With 17 months to go until the 2012 presidential election, the party in power has signaled its intention to go negative early and often.
Even before former Minnesota Gov. Tim Pawlenty formally announced his intention to run for president on the Republican ticket, the Democratic National Committee responded with a video entitled, “Why.”
“Despite spending the last two and half years putting aside his duties as Governor to set up his campaign, Tim Pawlenty doesn't have a compelling rationale for his candidacy,” the DNC said in the video released at 5 a.m. Monday.
As the Associated Press noted, Pawlenty isn’t well known nationally and he ranks low in popularity polls.
The DNC video attacked Pawlenty’s record as governor and asked him, “Why are you running?”
According to the DNC: “Maybe Tim Pawlenty can't articulate a coherent vision for the country because he doesn't have one. He may want to be all things to all people, but desperately trying to ingratiate himself with everyone, anyone, is not a substitute for strong Presidential leadership.”
(A number of conservatives similarly have criticized President Obama's vision and leadership.)
On Monday, Pawlenty was making his first campaign stop in Iowa, where he will officially announce he’s in the race. He’ll also say that President Obama’s policies have failed and he’ll accuse Obama of refusing to “tell us the truth about what it's really going to take to get out of the mess we're in."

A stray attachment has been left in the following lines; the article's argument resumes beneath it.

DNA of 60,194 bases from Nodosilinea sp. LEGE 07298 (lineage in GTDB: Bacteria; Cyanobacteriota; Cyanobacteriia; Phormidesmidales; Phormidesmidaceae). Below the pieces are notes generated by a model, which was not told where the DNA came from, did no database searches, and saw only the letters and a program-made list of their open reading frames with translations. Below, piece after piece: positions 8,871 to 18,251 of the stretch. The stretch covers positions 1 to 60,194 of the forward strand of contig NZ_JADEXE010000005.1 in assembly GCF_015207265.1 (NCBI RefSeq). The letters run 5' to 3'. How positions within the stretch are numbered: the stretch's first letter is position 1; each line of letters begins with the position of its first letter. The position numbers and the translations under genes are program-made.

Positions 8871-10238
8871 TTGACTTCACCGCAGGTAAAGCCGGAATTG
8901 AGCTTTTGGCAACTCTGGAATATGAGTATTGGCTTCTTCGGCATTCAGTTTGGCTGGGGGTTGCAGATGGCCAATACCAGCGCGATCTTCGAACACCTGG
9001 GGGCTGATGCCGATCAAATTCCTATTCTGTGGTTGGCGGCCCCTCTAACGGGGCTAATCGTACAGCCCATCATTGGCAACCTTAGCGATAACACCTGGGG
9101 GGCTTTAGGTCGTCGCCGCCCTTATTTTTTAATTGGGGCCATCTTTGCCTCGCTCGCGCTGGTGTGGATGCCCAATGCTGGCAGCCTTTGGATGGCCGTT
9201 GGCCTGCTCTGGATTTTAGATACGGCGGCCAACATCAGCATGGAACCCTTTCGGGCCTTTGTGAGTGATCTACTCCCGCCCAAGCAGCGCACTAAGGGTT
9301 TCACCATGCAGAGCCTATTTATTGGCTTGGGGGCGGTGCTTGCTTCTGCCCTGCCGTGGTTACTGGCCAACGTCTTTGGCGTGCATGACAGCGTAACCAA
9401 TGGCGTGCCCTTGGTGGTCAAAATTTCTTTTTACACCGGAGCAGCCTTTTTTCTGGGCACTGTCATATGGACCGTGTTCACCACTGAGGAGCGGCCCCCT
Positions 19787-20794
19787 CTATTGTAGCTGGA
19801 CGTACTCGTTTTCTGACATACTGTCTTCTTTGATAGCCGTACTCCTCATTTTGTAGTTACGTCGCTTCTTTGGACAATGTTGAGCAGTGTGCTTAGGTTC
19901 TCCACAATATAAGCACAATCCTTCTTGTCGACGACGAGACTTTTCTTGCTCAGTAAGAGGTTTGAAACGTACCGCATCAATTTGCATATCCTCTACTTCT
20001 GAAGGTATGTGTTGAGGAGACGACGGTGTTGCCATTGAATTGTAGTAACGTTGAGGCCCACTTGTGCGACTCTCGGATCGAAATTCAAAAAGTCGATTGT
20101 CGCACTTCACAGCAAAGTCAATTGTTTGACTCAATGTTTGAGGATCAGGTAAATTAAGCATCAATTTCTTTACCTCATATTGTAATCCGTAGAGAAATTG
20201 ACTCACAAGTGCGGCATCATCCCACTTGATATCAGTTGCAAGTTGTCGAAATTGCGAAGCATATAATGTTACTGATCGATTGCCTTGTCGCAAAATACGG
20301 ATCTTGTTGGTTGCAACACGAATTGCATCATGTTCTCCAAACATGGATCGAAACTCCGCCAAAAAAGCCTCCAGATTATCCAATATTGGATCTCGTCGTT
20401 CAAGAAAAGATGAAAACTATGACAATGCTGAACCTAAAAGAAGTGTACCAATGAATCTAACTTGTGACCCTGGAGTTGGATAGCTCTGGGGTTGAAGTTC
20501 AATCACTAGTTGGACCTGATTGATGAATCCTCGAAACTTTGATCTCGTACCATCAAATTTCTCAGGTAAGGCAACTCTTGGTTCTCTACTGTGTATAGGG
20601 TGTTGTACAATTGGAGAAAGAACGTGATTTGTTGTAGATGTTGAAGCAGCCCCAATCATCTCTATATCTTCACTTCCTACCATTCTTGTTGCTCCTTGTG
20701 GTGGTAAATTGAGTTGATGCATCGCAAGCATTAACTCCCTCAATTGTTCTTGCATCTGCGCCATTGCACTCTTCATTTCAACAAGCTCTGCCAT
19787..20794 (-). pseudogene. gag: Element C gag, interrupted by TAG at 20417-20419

"I'm going to take a different approach,” Pawlenty said in prepared remarks. I am going to tell you the truth."
Pawlenty previewed his official announcement in an Internet video Sunday night, and the DNC was ready with its video response early Monday morning.
As the Associated Press noted two days ago, Republican Mitt Romney was the focus of the first attack ad of the 2012 presidential race.
Priorities USA Action, a group run by former aides to President Obama, described Romney as a flip-flopper and a politician who would not protect Medicare.
“Mitt Romney says he’s ‘on the same page’ as Paul Ryan, who wrote the plan to essentially end Medicare,” a narrator says as black-and-white images of the former Massachusetts governor flash across the screen. “But with Mitt Romney, you have to wonder … which page is he on today?” the ad says.